17. The invention of claim 15, wherein the first data buffer is not used during the write operation.
18. The invention of claim 15 further comprising:
during the read operation, decoding the data with ECC logic.
19. The invention of claim 18, wherein the ECC logic is between the input-output port and the first data buffer.
20. The invention of claim 18, wherein the ECC logic is between the first data buffer and the second data buffer.
21. The invention of claim 18, wherein the ECC logic is between the second data buffer and the memory array.
22. The invention of claim 15 further comprising a plurality of sense amplifiers, wherein the number of sense amplifiers is fewer than the number of bits that can be stored in the second data buffer.
23. The invention of claim 15, wherein the memory array comprises a plurality of memory cells arranged in a plurality of layers stacked vertically above one another in a monolithic integrated circuit.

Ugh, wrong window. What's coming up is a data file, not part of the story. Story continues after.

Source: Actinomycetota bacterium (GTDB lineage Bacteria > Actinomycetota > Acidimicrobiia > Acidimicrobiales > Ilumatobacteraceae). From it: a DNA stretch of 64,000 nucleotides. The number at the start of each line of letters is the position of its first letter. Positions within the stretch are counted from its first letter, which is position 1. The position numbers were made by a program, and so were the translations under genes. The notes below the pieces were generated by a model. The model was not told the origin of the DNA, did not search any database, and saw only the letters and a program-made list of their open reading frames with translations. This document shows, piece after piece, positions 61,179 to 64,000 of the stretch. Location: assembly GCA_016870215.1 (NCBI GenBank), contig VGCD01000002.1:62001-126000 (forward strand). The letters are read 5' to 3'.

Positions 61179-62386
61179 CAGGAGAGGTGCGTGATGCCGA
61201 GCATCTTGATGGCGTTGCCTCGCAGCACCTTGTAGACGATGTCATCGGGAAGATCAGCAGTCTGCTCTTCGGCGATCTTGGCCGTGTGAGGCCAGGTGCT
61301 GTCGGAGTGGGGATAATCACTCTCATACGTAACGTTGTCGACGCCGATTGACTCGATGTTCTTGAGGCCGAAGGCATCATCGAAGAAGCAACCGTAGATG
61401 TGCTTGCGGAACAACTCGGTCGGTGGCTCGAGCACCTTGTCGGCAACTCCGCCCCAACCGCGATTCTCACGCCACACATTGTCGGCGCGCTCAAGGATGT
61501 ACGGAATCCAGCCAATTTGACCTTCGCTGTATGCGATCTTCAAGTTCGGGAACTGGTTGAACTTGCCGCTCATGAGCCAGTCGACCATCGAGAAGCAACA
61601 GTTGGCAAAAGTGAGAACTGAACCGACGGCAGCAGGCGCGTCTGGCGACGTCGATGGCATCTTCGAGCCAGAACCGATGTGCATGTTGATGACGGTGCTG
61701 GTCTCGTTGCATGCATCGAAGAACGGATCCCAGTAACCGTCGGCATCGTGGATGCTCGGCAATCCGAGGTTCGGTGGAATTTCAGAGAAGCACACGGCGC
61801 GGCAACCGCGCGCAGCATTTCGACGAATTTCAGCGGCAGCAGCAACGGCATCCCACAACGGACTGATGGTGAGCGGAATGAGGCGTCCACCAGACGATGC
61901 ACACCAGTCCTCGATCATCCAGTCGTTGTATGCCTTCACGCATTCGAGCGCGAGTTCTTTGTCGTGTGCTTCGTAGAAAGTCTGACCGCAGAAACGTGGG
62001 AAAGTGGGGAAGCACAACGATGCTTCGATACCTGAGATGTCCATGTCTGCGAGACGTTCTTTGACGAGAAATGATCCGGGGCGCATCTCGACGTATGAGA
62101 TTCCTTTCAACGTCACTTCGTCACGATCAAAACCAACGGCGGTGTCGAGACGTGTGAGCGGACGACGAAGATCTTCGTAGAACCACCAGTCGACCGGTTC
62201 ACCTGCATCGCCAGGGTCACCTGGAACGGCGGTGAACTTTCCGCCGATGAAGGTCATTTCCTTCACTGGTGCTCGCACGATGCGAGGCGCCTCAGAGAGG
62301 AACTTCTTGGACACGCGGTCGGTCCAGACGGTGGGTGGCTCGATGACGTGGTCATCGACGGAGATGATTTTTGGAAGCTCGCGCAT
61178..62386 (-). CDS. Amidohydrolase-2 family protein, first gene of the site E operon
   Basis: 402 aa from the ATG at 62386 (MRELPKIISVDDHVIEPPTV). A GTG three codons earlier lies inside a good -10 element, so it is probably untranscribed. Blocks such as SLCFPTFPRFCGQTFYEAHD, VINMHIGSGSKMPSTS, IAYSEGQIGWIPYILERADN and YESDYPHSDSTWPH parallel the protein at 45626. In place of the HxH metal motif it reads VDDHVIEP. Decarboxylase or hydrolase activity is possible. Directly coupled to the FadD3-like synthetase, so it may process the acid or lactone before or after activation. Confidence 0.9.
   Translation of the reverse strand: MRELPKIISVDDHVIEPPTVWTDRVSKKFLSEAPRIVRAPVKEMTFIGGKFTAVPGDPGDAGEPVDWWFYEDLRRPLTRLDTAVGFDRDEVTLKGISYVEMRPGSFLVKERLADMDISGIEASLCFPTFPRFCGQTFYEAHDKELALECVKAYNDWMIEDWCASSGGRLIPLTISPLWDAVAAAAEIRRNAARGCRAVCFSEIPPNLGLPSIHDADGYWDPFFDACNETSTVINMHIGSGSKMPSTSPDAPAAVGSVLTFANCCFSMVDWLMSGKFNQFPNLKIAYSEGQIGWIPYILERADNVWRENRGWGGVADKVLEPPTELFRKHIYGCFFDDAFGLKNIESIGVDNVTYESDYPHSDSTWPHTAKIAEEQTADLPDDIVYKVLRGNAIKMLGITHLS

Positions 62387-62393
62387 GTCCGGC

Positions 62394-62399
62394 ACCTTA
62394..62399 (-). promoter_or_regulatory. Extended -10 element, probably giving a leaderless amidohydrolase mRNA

24. The invention of claim 15, wherein the memory array comprises a two-dimensional memory array.
25. The invention of claim 15, wherein the memory array comprises a plurality of write-once memory cells.
26. The invention of claim 15, wherein the memory array comprises a plurality of write-many memory cells.
27. The invention of claim 15, wherein the memory array comprises a plurality of anti-fuse memory cells.
28. The invention of claim 15 further comprising an integrated circuit comprising the memory array and first and second data buffers, wherein the integrated circuit is adapted to be releasably coupled to a host device.
29. The invention of claim 15, wherein the second data buffer comprises a page register.
30. The invention of claim 1 further comprising a third data buffer that stores the data before it is stored in the second data buffer.
31. The invention of claim 15 further comprising:
during the write operation, storing the data in a third data buffer before storing the data in the second data buffer.
32. The invention of claim 1, wherein a read path between the first data buffer and the memory array and a write path between the second data buffer and the memory array do not share a common bus.
33. The invention of claim 15, wherein a read path between the first data buffer and the memory array and a write path between the second data buffer and the memory array do not share a common bus.